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wrong card. Get that, and you‘ve got a good moment on your hands. The idea is that, if they are convinced that you‘re only just discovering your screw up, that means that Darwin Ortiz‘s Critical Interval (definition: the time period bounded by the moments whe re the spectator  believes the trick starts and ends) starts now, and as talked about previously, it really helps if you don‘t have to do a move during the Critical Interval. As for the rest of the trick, I don‘t know if you‘ll get five good seconds of laughter the way the authors describe, but you will get a good trick out of it. I‘ve been using this basic construction to good effect, with some minor changes, for a routine that‘s pretty much 4 minutes of byplay coupled with maybe 10 seconds of method (the top-change itself, needless to say, only takes a fraction of that). I absolutely encourage you to try to find a way to present this type of trick. Not only will it help you get this move down, but it‘s a good exercise in showmanship. Two things… First, I think this sort of trick is strengthened immeasurably if the card is lost. R egardless of how clean it is, most people are going to come to the intuitive solution that you somehow invisibly switched the cards. As such, all things being equal, the switch will be more powerful if they‘re convinced you couldn‘t have known which card to switch in for the wrong one. Second, I think there‘s merit in trying to use subtleties to convince somebod y that the card you‘re holding after the switch is the same card you showed them beforehand —  something like miscalling the card can help. Even basic acting, showing that you‘re surprised you got the wrong card, won‘t hurt.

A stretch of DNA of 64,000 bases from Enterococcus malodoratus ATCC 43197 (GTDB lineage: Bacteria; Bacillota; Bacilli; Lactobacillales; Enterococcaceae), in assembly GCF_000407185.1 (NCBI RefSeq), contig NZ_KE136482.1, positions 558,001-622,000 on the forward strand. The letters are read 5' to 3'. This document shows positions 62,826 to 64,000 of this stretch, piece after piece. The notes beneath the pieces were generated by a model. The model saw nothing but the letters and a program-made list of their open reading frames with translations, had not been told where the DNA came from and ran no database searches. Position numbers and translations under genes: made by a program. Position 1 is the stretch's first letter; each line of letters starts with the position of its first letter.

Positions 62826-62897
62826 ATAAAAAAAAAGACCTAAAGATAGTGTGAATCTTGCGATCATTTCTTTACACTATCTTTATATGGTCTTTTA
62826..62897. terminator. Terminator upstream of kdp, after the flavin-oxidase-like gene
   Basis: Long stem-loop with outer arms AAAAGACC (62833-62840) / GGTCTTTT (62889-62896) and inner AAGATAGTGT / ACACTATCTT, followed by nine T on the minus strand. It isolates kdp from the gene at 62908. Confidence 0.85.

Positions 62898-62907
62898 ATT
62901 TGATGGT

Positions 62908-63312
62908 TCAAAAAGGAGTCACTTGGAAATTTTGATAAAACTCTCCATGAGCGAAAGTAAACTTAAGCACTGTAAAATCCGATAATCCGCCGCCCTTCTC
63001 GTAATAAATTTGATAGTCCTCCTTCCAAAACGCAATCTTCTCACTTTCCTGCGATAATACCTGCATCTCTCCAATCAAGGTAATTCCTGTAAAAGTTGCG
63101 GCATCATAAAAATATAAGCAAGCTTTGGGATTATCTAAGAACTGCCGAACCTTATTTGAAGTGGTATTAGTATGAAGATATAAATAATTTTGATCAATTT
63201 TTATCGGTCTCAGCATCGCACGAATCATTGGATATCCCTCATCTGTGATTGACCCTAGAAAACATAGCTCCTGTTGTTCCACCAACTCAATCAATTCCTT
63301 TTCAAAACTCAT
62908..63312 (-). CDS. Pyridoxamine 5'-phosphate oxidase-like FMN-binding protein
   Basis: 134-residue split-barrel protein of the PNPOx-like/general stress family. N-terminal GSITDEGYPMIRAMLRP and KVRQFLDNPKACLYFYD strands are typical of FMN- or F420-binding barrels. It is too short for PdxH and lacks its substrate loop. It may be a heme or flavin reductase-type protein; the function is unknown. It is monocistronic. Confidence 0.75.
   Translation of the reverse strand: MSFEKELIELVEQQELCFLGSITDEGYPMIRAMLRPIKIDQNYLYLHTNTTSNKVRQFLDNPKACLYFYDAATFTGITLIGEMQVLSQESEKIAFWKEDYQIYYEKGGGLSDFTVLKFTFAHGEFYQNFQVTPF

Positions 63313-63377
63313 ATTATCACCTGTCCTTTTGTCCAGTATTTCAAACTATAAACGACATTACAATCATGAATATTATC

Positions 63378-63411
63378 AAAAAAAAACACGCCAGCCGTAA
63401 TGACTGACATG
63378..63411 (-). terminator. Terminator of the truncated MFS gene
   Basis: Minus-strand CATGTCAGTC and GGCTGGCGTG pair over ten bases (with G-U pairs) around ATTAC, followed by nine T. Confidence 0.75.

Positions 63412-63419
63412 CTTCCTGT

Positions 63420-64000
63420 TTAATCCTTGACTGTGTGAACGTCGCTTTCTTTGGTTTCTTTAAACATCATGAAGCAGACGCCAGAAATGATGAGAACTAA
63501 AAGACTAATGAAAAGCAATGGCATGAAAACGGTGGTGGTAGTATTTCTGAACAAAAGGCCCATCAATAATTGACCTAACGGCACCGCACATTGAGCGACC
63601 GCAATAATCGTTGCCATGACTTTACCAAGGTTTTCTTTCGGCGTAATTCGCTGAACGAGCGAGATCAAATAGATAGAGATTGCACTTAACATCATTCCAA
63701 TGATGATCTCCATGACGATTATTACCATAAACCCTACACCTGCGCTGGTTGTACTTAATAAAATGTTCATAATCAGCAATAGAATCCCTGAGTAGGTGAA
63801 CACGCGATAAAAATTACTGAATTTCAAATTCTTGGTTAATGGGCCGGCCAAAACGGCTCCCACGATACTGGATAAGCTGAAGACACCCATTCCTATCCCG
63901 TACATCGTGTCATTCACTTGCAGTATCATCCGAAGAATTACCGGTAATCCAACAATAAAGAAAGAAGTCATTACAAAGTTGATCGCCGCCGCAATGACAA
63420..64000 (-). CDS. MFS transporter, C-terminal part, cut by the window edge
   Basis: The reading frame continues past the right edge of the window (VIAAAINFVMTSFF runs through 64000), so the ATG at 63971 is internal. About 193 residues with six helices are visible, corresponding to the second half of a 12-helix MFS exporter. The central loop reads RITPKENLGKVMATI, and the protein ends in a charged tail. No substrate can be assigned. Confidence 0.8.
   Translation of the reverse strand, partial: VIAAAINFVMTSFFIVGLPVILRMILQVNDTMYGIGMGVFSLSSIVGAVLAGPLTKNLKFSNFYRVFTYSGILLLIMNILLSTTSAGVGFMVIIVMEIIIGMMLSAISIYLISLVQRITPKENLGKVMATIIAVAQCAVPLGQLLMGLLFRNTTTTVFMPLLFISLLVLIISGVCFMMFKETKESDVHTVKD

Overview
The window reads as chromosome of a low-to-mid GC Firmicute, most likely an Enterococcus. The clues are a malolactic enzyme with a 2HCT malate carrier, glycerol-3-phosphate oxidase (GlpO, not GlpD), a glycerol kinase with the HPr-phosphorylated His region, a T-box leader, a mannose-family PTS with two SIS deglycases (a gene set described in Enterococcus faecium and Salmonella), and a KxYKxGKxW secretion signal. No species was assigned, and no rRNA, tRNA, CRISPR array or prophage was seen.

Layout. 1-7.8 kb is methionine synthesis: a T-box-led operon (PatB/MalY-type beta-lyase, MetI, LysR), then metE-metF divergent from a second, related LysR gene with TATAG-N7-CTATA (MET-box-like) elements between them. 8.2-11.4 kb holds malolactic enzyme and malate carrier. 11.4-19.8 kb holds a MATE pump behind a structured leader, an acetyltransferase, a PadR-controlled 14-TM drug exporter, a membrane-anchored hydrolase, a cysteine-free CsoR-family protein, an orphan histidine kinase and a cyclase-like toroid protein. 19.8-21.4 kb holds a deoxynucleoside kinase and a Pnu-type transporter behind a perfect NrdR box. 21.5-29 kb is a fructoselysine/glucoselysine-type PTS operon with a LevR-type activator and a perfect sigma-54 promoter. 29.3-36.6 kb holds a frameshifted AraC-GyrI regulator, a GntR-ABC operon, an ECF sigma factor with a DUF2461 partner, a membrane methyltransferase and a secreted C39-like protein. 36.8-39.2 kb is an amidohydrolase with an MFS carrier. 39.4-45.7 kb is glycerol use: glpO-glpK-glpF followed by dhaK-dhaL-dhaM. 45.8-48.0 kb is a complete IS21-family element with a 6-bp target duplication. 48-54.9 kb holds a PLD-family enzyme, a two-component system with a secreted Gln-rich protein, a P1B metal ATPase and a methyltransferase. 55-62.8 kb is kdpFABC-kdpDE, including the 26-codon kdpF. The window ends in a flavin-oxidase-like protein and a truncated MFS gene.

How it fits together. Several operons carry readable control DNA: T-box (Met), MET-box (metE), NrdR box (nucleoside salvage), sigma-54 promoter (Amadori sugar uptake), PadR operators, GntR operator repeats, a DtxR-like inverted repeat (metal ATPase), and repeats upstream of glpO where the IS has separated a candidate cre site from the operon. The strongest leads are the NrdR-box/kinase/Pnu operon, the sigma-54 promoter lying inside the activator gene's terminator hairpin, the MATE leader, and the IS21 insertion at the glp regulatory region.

“Top-Change Byplay” I could see this working out as fun, but really, the trick in its current form lacks a climax. Personally, I‘d want to do something like havin g the card that you discard prove to be of importance. Two ideas… First, a card is selected, returned and lost, and then you tell them that if they snap their fingers before taking a card, they‘ll find it themselves, and then start forcing the Joker on them repeatedly. Finally, you toss the Joker[?] on their lap (making sure that they hold onto it so as to stop the shenanigans) and then force the Joker again, and when they check their lap, they find that it‘s their original selection. Second, two spectators each select cards. The first spectator finds their own card, and then the second spectator keeps finding the first spectator‘s card over and over. Toss out the first spectator‘s card, and then repeat, onl y to have the first spectator‘s card show up again, and the second card on their lap has changed into their card. (That second one could conceivably be altered to be something similar to Tommy Wonder‘s Deja Reverse, one of my personal favourite card tricks of all time.)